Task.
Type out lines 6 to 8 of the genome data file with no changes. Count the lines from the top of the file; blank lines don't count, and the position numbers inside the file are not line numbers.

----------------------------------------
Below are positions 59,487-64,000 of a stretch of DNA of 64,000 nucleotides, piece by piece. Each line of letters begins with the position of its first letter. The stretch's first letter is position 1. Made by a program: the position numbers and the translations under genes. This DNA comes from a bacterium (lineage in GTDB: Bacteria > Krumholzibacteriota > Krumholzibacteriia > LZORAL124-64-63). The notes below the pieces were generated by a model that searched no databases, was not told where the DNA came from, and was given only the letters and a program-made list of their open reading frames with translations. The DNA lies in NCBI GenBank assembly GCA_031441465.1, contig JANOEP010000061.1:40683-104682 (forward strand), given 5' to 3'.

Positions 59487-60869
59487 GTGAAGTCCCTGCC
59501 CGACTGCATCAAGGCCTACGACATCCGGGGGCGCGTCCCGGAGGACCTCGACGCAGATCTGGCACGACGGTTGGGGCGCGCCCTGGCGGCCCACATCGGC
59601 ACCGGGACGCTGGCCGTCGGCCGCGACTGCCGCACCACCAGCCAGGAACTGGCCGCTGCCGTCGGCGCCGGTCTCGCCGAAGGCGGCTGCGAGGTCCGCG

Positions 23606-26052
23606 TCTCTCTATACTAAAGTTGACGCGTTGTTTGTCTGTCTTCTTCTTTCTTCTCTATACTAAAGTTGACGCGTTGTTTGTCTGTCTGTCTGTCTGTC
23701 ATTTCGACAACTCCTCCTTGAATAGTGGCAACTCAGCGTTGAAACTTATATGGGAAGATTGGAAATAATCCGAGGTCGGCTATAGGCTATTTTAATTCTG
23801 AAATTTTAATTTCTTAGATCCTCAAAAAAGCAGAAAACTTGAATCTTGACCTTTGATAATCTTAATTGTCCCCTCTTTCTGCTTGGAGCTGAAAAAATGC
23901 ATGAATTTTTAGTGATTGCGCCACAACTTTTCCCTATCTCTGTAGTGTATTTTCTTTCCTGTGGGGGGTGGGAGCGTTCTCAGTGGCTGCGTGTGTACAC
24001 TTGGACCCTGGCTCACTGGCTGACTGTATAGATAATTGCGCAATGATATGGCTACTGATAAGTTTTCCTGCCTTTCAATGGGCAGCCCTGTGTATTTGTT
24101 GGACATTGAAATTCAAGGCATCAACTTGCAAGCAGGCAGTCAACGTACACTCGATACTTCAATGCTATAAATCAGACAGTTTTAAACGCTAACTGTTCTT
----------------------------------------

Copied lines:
Positions 23606-26052
23606 TCTCTCTATACTAAAGTTGACGCGTTGTTTGTCTGTCTTCTTCTTTCTTCTCTATACTAAAGTTGACGCGTTGTTTGTCTGTCTGTCTGTCTGTC
23701 ATTTCGACAACTCCTCCTTGAATAGTGGCAACTCAGCGTTGAAACTTATATGGGAAGATTGGAAATAATCCGAGGTCGGCTATAGGCTATTTTAATTCTG